|Should you go?|
|Time spent||27 minutes|
|Best thing I saw or learned||
Matthew Cusik creates images that initially look drawn or painted, but close up reveal that they’re collaged from meticulously cut up pictures, in the case of “Three Horses,” atlases. It was like seeing all the oceans of the world in a single wave.
Just a couple of blocks beyond the Museum of Modern Art’s Queens outpost of PS1 lies Dorsky Gallery Curatorial Programs, another entrant in Long Island City’s burgeoning contemporary arts scene.
Despite the “gallery” in its name, Dorsky doesn’t sell art. Rather it is “dedicated to promoting contemporary visual arts to a broad public audience.” It holds three to four thematic exhibitions a year, for edification not commerce. The gallery doesn’t have a permanent curator; rather it invites “curators, writers, and art historians” to submit proposals for shows to fill the gallery. It also serves as an art exhibition space for several local colleges not blessed with their own on-campus art museums.
Dorsky’s building is modern, nondescript, and nearly windowless. It could house a small self-storage space, techie startup coworking space, or a secret government lab as easily as it could a setting for art. The interior is sleek and contemporary, which in New York gallery terms means high ceilings, column-less interiors, and concrete rather than wood floors. Actually, there are 2 art spaces at Dorsky and they split the difference, floor-wise.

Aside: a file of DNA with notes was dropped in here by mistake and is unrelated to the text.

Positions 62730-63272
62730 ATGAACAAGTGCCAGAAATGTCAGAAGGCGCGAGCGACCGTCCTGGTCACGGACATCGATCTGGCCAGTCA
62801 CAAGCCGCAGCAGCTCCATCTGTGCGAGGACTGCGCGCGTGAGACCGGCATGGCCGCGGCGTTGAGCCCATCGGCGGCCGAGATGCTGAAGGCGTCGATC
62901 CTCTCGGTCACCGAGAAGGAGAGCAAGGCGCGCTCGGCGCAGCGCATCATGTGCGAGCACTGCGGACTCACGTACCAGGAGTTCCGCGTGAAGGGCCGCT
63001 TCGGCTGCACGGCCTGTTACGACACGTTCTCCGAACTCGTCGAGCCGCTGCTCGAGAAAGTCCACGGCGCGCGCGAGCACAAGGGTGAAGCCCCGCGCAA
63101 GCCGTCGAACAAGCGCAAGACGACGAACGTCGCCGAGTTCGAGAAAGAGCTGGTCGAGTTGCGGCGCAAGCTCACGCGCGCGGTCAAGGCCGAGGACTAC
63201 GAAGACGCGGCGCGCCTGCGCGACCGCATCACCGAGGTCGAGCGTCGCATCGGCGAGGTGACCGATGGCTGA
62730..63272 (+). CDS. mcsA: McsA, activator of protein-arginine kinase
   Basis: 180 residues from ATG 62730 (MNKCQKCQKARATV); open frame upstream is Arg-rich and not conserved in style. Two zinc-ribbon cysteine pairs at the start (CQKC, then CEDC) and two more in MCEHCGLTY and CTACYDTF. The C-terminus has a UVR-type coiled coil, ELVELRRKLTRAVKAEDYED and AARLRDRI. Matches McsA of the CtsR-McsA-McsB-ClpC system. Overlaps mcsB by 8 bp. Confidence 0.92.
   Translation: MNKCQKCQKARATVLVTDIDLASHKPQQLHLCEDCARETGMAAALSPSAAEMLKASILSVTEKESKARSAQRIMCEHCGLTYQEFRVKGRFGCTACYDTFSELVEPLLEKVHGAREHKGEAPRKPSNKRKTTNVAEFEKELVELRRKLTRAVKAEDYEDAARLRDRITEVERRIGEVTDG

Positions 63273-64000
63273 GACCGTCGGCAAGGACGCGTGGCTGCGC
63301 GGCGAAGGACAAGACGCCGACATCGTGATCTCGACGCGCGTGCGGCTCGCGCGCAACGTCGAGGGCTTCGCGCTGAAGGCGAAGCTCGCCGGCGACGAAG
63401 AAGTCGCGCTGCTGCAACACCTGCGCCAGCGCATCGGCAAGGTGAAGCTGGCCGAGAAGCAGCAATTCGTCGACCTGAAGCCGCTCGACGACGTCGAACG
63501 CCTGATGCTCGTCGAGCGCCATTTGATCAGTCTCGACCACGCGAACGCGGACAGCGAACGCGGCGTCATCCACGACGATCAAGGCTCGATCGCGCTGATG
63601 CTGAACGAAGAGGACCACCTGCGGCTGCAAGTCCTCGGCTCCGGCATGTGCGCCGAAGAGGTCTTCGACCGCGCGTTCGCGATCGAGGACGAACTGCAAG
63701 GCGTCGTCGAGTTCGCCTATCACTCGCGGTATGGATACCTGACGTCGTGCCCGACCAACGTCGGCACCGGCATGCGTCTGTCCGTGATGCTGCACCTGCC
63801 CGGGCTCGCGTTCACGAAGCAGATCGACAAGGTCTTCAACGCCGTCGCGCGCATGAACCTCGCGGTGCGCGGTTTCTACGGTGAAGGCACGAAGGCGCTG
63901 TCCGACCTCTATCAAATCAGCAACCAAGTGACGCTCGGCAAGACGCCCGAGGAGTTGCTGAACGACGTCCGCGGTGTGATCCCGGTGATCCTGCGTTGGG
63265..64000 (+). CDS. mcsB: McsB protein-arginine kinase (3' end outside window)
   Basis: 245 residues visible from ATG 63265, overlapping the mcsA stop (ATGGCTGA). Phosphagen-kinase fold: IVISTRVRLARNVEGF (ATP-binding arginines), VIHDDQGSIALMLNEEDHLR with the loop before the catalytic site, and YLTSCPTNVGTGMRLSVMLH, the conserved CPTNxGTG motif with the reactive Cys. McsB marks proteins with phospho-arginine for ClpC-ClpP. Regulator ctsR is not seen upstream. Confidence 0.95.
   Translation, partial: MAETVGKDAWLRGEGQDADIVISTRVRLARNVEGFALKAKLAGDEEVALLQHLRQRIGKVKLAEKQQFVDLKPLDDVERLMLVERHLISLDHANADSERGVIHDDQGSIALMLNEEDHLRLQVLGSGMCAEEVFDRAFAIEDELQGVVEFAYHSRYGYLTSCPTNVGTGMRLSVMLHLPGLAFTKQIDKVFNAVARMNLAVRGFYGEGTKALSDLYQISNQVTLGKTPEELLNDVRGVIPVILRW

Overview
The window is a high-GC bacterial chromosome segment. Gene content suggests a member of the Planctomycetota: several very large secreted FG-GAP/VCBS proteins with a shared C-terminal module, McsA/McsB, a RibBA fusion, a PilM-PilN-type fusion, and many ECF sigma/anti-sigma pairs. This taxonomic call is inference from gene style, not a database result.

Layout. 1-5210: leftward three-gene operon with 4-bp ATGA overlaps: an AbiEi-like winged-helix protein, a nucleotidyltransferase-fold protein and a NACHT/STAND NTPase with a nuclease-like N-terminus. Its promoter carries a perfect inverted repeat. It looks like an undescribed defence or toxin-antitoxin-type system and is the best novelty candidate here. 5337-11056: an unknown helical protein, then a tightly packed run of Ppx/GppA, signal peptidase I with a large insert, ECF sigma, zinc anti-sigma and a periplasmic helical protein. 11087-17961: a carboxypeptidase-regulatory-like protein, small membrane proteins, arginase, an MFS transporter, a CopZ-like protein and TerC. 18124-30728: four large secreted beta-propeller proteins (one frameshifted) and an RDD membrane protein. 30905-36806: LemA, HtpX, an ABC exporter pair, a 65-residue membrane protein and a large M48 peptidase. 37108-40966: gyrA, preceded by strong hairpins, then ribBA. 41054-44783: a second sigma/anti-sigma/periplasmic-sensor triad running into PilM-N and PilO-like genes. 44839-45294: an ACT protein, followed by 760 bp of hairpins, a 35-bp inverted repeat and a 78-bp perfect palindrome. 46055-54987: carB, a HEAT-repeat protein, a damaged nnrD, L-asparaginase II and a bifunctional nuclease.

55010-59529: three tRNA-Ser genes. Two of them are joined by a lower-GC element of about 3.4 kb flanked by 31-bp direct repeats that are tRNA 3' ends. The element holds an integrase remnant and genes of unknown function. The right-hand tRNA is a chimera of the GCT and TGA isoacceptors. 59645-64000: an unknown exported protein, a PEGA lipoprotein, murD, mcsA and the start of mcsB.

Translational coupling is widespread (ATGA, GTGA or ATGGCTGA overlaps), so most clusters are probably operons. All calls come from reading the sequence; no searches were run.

The show I saw at Dorsky Gallery Curatorial Programs has one of the cleverest, simplest titles of all the art installations I’ve seen for this project. “Wake” is about water. Paraphrasing the guy minding the gallery when I visited, it’s about where water used to be and is no longer, and where it wasn’t before but increasingly is now, and will be into the future.
And yet it wasn’t all a climate change doom-and-gloom-fest. Though there was quite a bit of that. A fair amount of the exhibit just celebrated water and the life it contains, with a combination of abstract and representational work, and paintings, prints, drawings, sculpture, and even some art books.
Naoe Suzuki, for example, examines inland waterways, depicting just the water, no labels, no forests, no towns or roads, in large format with blue watercolor on tea-stained paper. They could be abstractions, pictures of anything, but at the same time, they couldn’t be pictures of anything else. I liked them, along with most of the rest of the work on display.
Should You Visit Dorsky Gallery?
Dorsky is pretty small, and may not always justify even the quick-and-easy trip from Manhattan to Long Island City. I was the only visitor when I went on on a dreary weekend day; the guy minding the place cheerfully turned on the lights for me. He seemed happy to have a visitor, and to discuss the art and artists, and the place with me.
Dorsky’s curatorial approach is really interesting, and if “Wake” typifies what it puts on, I’m glad that it’s now on my cultural radar. If you’re at all interested in contemporary art, I recommend a visit. And if you’re going to PS1 anyway, it’s a simple matter to add a half hour before or after to check out this small, interesting venue.
|Address||11-03 45th Avenue, Long Island City, Queens|
|Cost||General Admission: Free|
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